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Friday, April 25, 2014

Single Malt Report: Tobermory 10 year old (new label)

Today, it's the last of this week's Tobermory Trio.  Tuesday, it was a sherried 18 year old indie.  On Thursday, I looked at and (sadly) drank the previous version of the official 10 year old.  Today, it'll be the new edition of the 10 year old.

Just as a reminder here are the pics from yesterday's post:

The whisky I'm reviewing today is the one on the right.  I tasted the one on the left yesterday and found it to be disappointingly poor.  The one on the right is much different.

The updated edition of Tobermory 10 began retailing in Europe in 2010.  It came to The States in late 2011.  The old version was 40% ABV, colored, and probably chill filtered.  The new one is 46.3% ABV, and neither colored nor filtered.

I've had the pleasure of trying this new version on several occasions, but usually wasn't taking notes.  For the purposes of this review, my main notes are from the above Master of Malt sample.  But I also have some brief notes I took during a tasting led by brand rep Travis Tidwell, last November.

ALSO, as an extra bonus, this is the fifth of Five Fab Fridays of simultaneous reviews between Diving for Pearls and My Annoying Opinions.  I'll post the direct link to MAO's review of this new version of Tobermory 10yo once I wake up this morning.  And here's the link to his review.  It's a little different than mine...

TOBERMORY 10 YEAR OLD, current edition

Distillery: Tobermory
Brand: Tobermory (the distillery's unpeated malt)
Ownership: Burn Stewart Distillers
Age: minimum 10 years
Maturation: all ex-bourbon casks
Region: Isle of Mull
Alcohol by Volume: 46.3%
Colored? No
Chillfiltered? No

The color is plain ol' amber.  The nose is intensely herbal at first sniff, think anise and juniper.  There are lots of grasses, dead and alive.  Pungent burnt grapefruit peel, pine sap, mild hand soap, and something mossy (though this is their unpeated whisky).  It likes air, getting slightly fruitier (ripe lemons) and developing cream of wheat and mild cheddar notes.  After 45 minutes, it smells like the inside of a barn.  The palate is sweeter than the old version, but without being very sweet.  The old one's chemical bitter/burnt thing is replaced by a baking-chocolate-type of palatable bitterness.  The mystery moss note oddly but pleasantly continues along here.  Barley and yeast (worty?) meet cracked white peppercorns.  Subtle notes of vanilla, cinnamon, and sour apple.  It's mostly very grassy and spirit forward, which continues on into the finish.  Some pepper in the throat.  Vanilla pudding and oatmeal.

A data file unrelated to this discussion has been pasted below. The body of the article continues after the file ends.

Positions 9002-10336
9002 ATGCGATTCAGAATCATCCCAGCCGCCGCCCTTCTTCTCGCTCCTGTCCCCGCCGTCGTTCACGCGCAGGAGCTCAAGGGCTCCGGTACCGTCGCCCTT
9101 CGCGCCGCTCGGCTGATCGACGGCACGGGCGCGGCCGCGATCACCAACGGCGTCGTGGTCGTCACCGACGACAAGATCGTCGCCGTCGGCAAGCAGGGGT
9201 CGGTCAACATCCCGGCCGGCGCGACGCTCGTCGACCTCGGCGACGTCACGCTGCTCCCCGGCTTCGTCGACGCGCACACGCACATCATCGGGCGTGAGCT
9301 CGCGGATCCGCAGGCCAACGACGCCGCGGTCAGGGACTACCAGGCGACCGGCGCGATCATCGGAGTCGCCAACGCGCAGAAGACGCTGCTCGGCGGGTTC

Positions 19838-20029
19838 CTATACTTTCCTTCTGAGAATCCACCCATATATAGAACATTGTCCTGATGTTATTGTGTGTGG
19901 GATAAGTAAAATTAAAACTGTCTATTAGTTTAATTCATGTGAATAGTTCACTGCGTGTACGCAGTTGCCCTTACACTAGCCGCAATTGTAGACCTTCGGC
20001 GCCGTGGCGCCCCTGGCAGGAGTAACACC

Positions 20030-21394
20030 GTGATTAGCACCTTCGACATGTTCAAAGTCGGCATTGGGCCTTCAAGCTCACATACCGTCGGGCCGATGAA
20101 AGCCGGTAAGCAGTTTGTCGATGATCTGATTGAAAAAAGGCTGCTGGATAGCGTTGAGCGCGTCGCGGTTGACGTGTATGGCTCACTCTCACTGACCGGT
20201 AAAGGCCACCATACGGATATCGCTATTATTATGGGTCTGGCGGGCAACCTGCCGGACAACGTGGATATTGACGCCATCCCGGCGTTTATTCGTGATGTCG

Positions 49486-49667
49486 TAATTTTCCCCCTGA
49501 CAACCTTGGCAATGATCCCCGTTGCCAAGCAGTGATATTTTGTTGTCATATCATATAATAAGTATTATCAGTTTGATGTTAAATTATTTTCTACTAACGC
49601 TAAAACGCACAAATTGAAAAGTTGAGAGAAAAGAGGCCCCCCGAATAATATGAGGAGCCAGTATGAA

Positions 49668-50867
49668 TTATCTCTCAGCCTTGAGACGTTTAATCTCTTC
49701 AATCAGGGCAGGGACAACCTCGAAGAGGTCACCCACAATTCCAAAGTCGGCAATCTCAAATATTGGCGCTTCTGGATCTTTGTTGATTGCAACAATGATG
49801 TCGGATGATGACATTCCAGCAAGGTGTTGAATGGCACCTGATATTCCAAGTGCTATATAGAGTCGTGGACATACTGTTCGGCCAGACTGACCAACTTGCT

And here are my notes from the November 2013 tasting:
Nose - Spirity, cereal grains, anise, red delicious apple skins, nutmeg, baking apples, cut grass
Palate - Nice, grassy and grainy, those hot cereal notes, pepper.

Three things to note:

1.)  I included that second set of notes because this Tobermory can change quite a bit in the bottle (see Chemistry of the Cocktail's notes here, his bottle eventually came together nicely) and can also differ quite a bit from batch to batch.  My buddy Florin (I think it was him!) noted, quite accurately, a "sour garbage" character at the top of his bottle but then things got much better as the liquid made its way to the bottom of the bottle.  Speaking of variation...

2.)  Peat.  I was a little weirded out by the distinct peat moss notes I got in the Master of Malt sample.  It wasn't Ledaig-level peaty but it was unmistakable, and unique to all my previous Tobe 10 tastings.  As soon as my Taste Off was over, I went online to gauge my nuttiness.  Thankfully, Senior Sergio Valentino had found peat notes in both of his Tobermory reviews.  So it's good to know, as crazy loves company.  Could it be that Tobermory's stills sometimes carry some peat residue from previous Ledaig distillations?  Many of Caol Ila's "Unpeated" releases are noticeably peated, but they have quotation marks on their labels.  I don't think Tobermory has any quotes around its unpeated designation.

3.)  Peat or no peat, this is more than just a step up from the old version.  The two are barely related.  Could this change be as simple as removing the colorant, avoiding filtration, and adding less water?  Or did the company institute better barrel management?  Or did I just get a crappy mini of the old edition?  I don't think Tobermory whisky is as much of an acquired taste as the reputation that precedes it.  It is undoubtedly quirky, but accessible if you like herbal, grassy, barley-forward malts.

Don't fear the Tobe.

Availability - Most liquor specialty retailers
Pricing - probably in the $40-$60 range
Rating - 85 (current edition only!)